Countering Challenges and Overcoming Objections (1Pet 3.15-16)
Evangelism Sermon 5 – Countering Challenges and Overcoming Objections (1Pet 3.15-16)
“Why is there evil in the world?” “Why are Christians so intolerant?” If you have tried to talk to unbelievers about the Christian faith, you have probably encountered questions like these. And the effect is always the same – it puts you on the spot and on the defensive. In short, it makes it very difficult to witness. Through 2000 years of Church history, it has always been the same. And that is why Peter told the first century Christians to “always be ready to give a defense to everyone who asks you a reason for the hope that is in you”. (1Pet 3.15-16.) The all time master at giving a defense was the Master, Jesus himself. And one of the things that stands out about how Jesus gave a defense is that he always got off the defensive. Jesus showed us for all time that when it comes to defending the faith, the best defense is a good offense. But that gives rise to another challenge. Peter says we must respond to objecting unbelievers with “meekness and fear.” (1Pet 3.15.) How does one turn the tables, get off defense and go on offense meekly? Stated differently, how do you go on the offensive without being offensive? Once again, Jesus shows us the way. If you want to learn more, inquire within. I hope you enjoy the sermon. Thanks for listening. –Alan Burrow
1. What are some of the questions or challenges or objections you have encountered while trying to talk with unbelievers about the faith? How did you respond? Which questions, challenges, or objections have you heard most?
2. Here is the scenario Pastor Burrow used in the sermon:
“If your God is true, why is there so much evil in the world?”
“Well, why do you think there is so much evil in the world?”
“I don’t know. Stuff happens, man.”
“’Stuff happens’? So there’s no reason, there’s no point?”
“Yeah, that’s about it.”
“Are you satisfied with that?”
“What do you mean?”
“I mean ‘stuff happens’ – does that help you when bad things happen?”
“What do you mean?”
“I mean, does it give you peace, does it give you assurance, does it give you comfort?“
“No, not really.”
“Well, does it bother you when bad things happen?”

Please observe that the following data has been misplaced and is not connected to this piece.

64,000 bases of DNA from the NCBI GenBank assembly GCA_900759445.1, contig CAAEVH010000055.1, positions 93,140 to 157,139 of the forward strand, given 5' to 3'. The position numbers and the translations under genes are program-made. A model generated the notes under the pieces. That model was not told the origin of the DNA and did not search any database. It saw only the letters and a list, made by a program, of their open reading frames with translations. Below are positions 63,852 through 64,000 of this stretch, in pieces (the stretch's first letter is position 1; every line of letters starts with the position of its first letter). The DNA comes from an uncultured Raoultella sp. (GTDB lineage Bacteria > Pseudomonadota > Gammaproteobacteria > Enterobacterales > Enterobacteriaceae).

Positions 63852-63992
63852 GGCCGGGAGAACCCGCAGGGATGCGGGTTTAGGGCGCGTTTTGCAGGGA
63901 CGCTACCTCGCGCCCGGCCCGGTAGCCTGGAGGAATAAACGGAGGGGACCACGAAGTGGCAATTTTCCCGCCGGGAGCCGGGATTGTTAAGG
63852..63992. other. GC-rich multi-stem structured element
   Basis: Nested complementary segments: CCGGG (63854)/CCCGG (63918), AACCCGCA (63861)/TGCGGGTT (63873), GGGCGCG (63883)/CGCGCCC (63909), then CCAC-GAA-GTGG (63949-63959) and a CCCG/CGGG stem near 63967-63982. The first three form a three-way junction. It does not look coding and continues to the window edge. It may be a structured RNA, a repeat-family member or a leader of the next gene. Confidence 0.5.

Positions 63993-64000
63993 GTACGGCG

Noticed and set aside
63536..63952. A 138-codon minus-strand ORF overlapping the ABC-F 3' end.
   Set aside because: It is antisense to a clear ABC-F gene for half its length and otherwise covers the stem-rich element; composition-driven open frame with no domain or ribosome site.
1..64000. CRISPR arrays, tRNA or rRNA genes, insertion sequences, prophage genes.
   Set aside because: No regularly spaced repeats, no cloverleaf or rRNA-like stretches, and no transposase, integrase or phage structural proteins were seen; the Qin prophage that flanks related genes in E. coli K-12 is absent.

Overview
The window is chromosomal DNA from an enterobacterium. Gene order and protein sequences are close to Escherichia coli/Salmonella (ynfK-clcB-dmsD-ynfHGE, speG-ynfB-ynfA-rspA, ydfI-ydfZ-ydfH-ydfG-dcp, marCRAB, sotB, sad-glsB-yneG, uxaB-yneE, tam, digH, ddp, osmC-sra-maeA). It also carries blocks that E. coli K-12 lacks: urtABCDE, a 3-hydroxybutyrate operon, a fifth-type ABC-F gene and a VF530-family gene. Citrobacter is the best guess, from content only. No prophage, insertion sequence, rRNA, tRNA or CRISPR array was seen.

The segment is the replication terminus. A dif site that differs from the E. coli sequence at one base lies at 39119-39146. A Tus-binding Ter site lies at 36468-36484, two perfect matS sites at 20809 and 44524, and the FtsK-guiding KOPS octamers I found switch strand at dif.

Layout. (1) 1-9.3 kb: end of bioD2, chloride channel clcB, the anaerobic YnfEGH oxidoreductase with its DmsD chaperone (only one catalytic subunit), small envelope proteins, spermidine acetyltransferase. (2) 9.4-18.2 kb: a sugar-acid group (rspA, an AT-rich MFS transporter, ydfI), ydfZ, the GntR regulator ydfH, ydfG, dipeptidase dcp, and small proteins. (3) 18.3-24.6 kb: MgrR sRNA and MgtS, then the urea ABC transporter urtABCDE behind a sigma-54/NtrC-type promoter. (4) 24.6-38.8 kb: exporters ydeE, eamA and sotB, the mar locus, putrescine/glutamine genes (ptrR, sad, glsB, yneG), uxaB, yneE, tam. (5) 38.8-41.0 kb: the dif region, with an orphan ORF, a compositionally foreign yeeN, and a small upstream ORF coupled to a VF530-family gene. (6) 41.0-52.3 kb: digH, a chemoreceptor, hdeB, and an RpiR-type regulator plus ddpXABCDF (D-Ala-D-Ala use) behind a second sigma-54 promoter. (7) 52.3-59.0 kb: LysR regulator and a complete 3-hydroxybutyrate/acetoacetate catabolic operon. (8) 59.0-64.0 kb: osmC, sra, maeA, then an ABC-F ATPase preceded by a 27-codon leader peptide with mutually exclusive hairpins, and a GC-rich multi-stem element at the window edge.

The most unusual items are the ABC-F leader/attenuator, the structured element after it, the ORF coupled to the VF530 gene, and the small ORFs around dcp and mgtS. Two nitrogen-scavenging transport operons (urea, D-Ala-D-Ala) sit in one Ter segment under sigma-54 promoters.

I don’t like it, if that’s what you mean.”
“Do you feel like there ought to be more than just ‘stuff happens’ – that there ought to be a reason, that there ought to be a purpose?
“I’d like there to be.”
“Well, what if there was a God – do you feel like he ought to do something about evil?”
“What if there was a God who gave us proof that he is doing something about evil – that he’s destroying it?”
“I don’t know what to say to that.”
“Well, would you be open to learning how this God has given us proof he is destroying evil, and also proof that those who belong to him, even the bad things that happen, he uses for their good?
“I guess so.”
Talk about this scenario. How might you tweak it or add to it to make it most useful in the situations you have encountered when the problem of evil has come up? Let’s say you have had this exact conversation, and you have another hour to spend with the unbeliever you are talking to. Where do you go from here? What do you say next? What truths do you seek to introduce, in what order, and how do you express them?
3. As a final thought on the problem of evil, read Paul’s prayer for the Church in Eph 3.14-19. Looking at the second phrase of verse 17 down through the first phrase of verse 19, what does Paul pray for us in terms of God’s love? God never gives us an explanation for why He allowed evil in the first place. Having said that, apart from Christ’s incarnation, death for sin, and resurrection, would we be able to “comprehend . . . the width and length and depth and height” of the love of God? Is this something you think you can use when witnessing to an unbeliever who raises the problem of evil? How and when would you bring this up?